World Bulletin/News Desk
The U.N. Security Council on Friday approved for another year the world body's peacekeeping force in Haiti, but it will be cut in size by about 15 percent as it hands over security responsibility to the Haitian national police.
The 15-nation council unanimously approved a reduction of authorized troops and police by 1,710 to 8,871, as recommended by U.N. Secretary-General Ban Ki-moon. There are now about 10,000 U.N. peacekeepers in Haiti, and Ban recommended a gradual drawdown to be completed by June 2013.
Haiti is still struggling to recover from a strong January 2010 earthquake that killed about 300,000 people and left more than 1.5 million homeless.
The U.N. force, known as the United Nations Stabilization Mission in Haiti, or MINUSTAH, was established in 2004 to help Haiti's short-staffed and ill-equipped police maintain security, especially during elections plagued by fraud and unrest. The force's size was increased after the earthquake.
Dozens of countries contribute troops and police to the force.
The U.N. force became highly unpopular in Haiti after peacekeepers were blamed by locals for a cholera outbreak two years ago this month that has sickened almost 600,000 people and killed more than 7,400 in the Caribbean nation, the poorest in the western hemisphere.
An independent panel appointed by Ban to study the epidemic issued a report in May 2011 that the United Nations said did not determine conclusively how cholera was introduced into Haiti.
The U.S. Centers for Disease Control and Prevention in June 2011 found that evidence strongly suggested U.N. peacekeepers from Nepal were the source.
In March, two U.N. peacekeepers from Pakistan were sentenced to a year in prison for raping a 14-year-old Haitian boy after being convicted in a Pakistani military trial in Haiti.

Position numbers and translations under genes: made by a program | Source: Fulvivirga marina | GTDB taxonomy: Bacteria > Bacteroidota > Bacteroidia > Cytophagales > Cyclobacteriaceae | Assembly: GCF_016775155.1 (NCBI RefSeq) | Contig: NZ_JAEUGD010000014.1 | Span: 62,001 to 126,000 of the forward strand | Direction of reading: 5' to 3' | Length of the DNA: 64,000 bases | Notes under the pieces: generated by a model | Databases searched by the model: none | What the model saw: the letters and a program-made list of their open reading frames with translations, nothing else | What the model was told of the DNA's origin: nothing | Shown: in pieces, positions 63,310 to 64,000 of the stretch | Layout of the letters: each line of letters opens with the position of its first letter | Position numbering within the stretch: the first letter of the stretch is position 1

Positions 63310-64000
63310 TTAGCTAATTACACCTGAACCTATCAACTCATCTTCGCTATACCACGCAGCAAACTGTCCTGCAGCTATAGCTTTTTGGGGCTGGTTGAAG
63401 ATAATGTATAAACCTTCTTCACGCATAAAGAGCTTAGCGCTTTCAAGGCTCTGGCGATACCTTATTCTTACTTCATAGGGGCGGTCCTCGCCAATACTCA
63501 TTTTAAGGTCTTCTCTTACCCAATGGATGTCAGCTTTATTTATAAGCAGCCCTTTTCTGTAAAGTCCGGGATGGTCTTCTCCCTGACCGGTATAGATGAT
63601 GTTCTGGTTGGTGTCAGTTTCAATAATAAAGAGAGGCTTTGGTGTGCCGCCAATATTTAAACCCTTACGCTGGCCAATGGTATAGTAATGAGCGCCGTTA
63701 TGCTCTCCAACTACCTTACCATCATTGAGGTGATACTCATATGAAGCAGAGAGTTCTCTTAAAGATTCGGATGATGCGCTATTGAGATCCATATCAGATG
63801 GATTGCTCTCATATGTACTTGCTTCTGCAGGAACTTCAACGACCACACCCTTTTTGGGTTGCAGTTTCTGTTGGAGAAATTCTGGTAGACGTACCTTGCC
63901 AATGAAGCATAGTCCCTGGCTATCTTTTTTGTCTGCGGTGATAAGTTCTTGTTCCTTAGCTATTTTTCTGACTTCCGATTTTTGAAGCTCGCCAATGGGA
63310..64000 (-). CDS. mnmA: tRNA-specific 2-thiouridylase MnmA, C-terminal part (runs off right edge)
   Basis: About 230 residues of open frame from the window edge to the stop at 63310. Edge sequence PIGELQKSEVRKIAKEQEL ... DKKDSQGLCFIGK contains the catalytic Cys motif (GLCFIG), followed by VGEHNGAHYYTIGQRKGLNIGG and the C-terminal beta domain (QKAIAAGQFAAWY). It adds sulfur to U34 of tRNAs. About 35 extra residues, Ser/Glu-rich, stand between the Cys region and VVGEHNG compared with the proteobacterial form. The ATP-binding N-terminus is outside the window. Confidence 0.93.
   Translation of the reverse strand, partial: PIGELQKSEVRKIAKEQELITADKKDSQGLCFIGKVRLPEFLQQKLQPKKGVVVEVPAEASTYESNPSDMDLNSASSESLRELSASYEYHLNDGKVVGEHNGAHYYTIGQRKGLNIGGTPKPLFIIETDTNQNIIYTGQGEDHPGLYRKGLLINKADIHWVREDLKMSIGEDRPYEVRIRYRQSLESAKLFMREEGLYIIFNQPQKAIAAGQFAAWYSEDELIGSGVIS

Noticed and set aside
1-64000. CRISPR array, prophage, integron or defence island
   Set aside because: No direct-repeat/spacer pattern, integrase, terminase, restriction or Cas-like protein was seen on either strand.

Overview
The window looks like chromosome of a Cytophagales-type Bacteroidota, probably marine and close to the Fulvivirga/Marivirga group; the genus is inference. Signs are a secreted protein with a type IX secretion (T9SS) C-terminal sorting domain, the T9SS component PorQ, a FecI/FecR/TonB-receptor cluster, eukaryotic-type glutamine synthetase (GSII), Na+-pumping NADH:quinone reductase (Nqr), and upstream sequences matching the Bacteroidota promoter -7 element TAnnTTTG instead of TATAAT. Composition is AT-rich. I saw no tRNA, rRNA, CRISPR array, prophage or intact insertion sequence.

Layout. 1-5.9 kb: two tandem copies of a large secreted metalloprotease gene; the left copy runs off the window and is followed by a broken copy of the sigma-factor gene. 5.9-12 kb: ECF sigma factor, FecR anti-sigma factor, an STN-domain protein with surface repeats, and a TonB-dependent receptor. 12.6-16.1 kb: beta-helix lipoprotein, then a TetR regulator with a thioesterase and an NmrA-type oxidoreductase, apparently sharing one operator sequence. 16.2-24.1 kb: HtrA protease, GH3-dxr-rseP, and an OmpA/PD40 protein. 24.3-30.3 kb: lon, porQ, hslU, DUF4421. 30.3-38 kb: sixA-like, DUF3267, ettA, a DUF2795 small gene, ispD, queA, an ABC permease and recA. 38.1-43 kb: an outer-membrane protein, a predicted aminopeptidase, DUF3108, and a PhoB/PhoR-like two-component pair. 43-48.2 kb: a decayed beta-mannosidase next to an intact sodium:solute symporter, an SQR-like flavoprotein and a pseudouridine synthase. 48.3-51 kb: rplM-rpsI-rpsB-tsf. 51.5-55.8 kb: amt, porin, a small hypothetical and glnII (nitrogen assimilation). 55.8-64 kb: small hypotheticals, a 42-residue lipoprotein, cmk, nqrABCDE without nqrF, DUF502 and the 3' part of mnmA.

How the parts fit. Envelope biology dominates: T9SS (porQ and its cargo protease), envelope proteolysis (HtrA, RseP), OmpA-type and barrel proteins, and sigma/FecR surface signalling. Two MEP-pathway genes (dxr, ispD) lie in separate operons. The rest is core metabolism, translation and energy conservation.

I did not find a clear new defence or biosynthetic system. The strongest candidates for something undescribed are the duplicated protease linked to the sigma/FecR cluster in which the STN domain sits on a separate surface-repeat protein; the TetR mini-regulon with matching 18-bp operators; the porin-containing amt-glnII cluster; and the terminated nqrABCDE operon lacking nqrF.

That rape case triggered renewed protests and demands from Haitian senators that U.N. peacekeepers be stripped of immunity and be tried in a Haitian court.
Shelling comes amid ongoing campaign to wrest war-battered city from ISIL
According to Rami Hamdallah, Israeli PM Netanyahu is only 'trying to buy time'
'The agreement will allow Sudan to build in the future a nuclear plant to generate nuclear energy for peaceful use,' Sudanese electricity ministry says
A US surveillance plane had its transponders turned off during anincident near the Russian border
Britain has granted refugee status to former Maldivian president Mohamed Nasheed who was imprisoned in 2015 after a trial that drew international criticism
Police have lifted a number of blockades but a number of French regions have resorted to imposing fuel restrictions per vehicle.
Police claim operation to transfer thousands of people will be smooth and gradual
EIB eyes increasing its contributions to projects aimed at mitigating refugee crisis
Ukrainian leader Petro Porochenko and German Chancellor Angela Merkel along with France's Hollande and Russia's Putin also call for an immediate cessation of hostilities in the eastern Ukraine
State Dept. does not support group's desire for semi-autonomous zones in northern Syria
Turkish presidential sources say Erdogan and Merkel agree to revisit thorny issue of anti-terror law reform
Interior Ministry reports a record increase in far-right violence, attacks against asylum centers
Azerbaijani president says 1 million 'have been forced to flee the places they were born' by Armenian actions
It took only 31,000 votes for Alexander Van der Bellen the "lesser evil" to beat far-right Norbert Hofer
'Our meeting is the message,' Pope Francis declares after meeting with Sheikh Ahmed al-Tayeb
More than 60 heads of state and government with top NGOs gather in Istanbul, aiming to better keep conflicts from erupting and ensure legal retribution for those guilty of humanitarian crimes